What Is Graphene? The Mind-boggling Wonder Material

By: Dave Roos & Austin Henderson  | 
Graphene sheets looks like an atomic-scale honeycomb. enot-poloskun/Getty Images

In recent years, there's been a lot of buzz around a supermaterial known as graphene. But what is graphene? Well, imagine a substance 200 times stronger than steel and yet 1,000 times lighter than paper.

Sound like science fiction? It's not — it's graphene.


Graphene’s Sticky Discovery

graphite to graphene
At Cabot Corporation, senior researcher Matt Hesketh examines the progression of graphene in three vials. The vial on the left is graphite, the middle vial is graphite expanded and the one on the right is graphene. John Tlumacki/The Boston Globe via Getty Images

In 2004, two scientists from the University of Manchester, Andre Geim and Konstantin Novoselov, were "playing" with graphite. Yes, the very same stuff found in the tip of your pencil. Curious about this material, they wondered if they could peel it down to a single layer. So, they reached for an unusual tool: sticky tape.

"You put [sticky tape] on graphite or mica and peel the top layer," Geim explained to the BBC. There are flakes of graphite that come off on your tape. Then you fold the tape in half and stick it to the flakes on top and split them again. And you repeat this procedure 10 or 20 times.


"Each time, the flakes split into thinner and thinner flakes. At the end you're left with very thin flakes attached to your tape. You dissolve the tape and everything goes into solution."

Surprisingly, the sticky-tape method worked wonders. This playful experiment led to the discovery of single-layer graphene flakes.

In 2010, Geim and Novoselov shared the Nobel Prize in physics for their discovery of graphene, a material made up of carbon atoms arranged in a hexagonal lattice that resembles chicken wire.


Why Is Graphene Such a Big Deal?

low-cost semitransparent perovskite solar cells
Physics professor Dr. Yan Fung holds a new invention of low-cost semitransparent solar cells with graphene electrodes at Poly University in Hung Hom, China, 2015. David Wong/South China Morning Post via Getty Images

The Carbon Atom Connection

One of the main reasons graphene is such a marvel is because of its structure. A single layer of pristine graphene looks like a layer of carbon atoms arranged in a hexagonal lattice structure. This atomic-scale honeycomb formation grants graphene its impressive strength.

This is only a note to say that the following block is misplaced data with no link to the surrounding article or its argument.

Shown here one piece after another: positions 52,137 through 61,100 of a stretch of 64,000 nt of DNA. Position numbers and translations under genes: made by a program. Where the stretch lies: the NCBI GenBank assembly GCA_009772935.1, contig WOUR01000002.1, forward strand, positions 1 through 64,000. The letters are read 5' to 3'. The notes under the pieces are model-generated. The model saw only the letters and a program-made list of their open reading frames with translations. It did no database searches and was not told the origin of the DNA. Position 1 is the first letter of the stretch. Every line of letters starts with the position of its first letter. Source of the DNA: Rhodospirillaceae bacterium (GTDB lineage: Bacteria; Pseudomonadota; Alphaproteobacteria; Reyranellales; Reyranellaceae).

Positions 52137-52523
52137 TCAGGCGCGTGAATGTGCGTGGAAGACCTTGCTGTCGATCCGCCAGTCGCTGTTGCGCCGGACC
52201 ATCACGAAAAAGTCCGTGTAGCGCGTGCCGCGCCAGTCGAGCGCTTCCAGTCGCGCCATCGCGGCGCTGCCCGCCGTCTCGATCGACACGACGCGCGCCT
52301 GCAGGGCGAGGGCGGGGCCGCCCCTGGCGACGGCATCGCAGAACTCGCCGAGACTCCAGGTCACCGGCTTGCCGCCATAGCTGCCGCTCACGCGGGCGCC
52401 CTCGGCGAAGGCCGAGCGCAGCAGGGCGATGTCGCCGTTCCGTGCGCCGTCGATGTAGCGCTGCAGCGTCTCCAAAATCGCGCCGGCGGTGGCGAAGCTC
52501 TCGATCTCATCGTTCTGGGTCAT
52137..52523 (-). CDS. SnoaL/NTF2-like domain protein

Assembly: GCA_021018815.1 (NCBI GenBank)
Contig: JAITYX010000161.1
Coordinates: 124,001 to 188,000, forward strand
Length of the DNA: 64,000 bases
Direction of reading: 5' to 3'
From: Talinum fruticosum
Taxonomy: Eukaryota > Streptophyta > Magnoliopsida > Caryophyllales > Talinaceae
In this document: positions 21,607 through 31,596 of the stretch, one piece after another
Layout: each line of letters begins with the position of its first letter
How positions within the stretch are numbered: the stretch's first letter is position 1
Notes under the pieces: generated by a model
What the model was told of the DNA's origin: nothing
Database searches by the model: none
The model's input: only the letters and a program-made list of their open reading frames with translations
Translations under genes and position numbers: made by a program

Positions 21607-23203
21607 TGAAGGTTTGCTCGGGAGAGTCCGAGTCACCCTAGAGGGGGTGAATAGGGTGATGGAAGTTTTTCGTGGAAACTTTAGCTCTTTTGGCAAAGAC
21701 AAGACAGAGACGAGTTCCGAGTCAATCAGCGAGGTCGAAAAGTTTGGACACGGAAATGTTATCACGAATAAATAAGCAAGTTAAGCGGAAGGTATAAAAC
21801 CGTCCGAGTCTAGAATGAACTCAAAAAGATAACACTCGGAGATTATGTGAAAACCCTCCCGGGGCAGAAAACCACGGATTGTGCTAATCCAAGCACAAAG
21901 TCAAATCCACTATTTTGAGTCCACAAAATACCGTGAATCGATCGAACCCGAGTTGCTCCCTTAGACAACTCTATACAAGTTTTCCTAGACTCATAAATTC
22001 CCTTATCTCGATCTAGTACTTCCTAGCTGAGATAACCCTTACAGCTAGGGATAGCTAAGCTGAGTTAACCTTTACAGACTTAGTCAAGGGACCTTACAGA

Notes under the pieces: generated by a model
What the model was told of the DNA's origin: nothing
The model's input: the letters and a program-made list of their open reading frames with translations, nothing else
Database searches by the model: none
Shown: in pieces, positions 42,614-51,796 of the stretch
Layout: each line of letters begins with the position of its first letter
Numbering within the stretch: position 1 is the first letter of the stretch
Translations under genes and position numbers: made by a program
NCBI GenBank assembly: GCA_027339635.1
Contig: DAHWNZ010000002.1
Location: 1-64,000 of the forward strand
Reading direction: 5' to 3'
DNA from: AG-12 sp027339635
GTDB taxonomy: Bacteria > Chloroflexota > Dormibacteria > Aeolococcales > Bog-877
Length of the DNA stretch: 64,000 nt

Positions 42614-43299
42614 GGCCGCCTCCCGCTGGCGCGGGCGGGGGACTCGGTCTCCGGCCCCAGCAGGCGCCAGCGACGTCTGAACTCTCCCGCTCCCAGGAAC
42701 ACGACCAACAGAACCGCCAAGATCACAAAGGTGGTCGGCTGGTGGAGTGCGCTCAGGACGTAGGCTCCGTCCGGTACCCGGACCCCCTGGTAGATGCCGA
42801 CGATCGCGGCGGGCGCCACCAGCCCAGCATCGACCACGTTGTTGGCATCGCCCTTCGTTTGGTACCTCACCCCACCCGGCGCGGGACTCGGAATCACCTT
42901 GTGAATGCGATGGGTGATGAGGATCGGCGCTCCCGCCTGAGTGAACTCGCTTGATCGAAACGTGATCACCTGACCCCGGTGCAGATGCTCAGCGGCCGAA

Electrical Properties

Graphene is also an electrical superstar. It conducts electricity better than any other material at room temperature.


Remember those carbon atoms we talked about? Well, each of them has an extra electron called a pi electron. This electron moves freely, allowing it to transmit electrical conductivity across the multilayer graphene with almost no resistance.

This makes graphene the fastest conductor of electricity at room temperature.

The 'Magic Angle' and Superconductivity

Recent graphene research at the Massachusetts Institute of Technology (MIT) discovered something almost magical: When you rotate two graphene layers slightly (just 1.1 degrees) out of alignment, graphene becomes a superconductor.

This means it conducts electricity with no resistance and no heat, opening up amazing possibilities for room-temperature superconductivity in the future.


Potential Uses for Graphene

Powering Up with Graphene

One of the most anticipated applications of graphene lies in batteries. Given the exceptional conductivity, we could produce graphene-based batteries that charge faster and last longer than our current lithium-ion ones.

Some big names like Samsung and Huwei are already on this trail, eager to bring such advancements to our everyday gadgets.


Other Graphene Innovations

  • Biosensors: Think of a thin chip that could be in your bloodstream monitoring health data or even communicating with your brain to detect potential health threats.
  • Photonics: By incorporating graphene, light-sensitive chips could greatly improve in sensitivity, revolutionizing photonic devices like cameras, medical imagery and more.
  • Water filtration: Graphene oxide, a derivative of graphene, shows promise in water purification. Whether it's removing contaminants or desalinating seawater, graphene might just be our future's clean water champion.


Taking Graphene From Labs to Our Lives

By 2024, we can expect a range of graphene products on the market, according to Andrea Ferrari, director of the Cambridge Graphene Centre, who is also the science and technology officer for the Graphene Flagship, a 1-billion-euro collaboration by the European Union to speed the development of graphene technology.

Research partners with the Flagship are already making graphene batteries that outperform today's best high-energy cells by 20 percent capacity and 15 percent energy. Other teams have built graphene-based solar cells that are 20 percent more efficient at converting sunlight to electricity.


While there are some early products already tapping into graphene's potential, such as sports equipment by the company Head, the best is yet to come. And as Ferrari mentions, "We say graphene, but we're really talking about a large number of options that are being explored. Things are moving in the right direction."

This article was updated in conjunction with AI technology, then fact-checked and edited by a HowStuffWorks editor.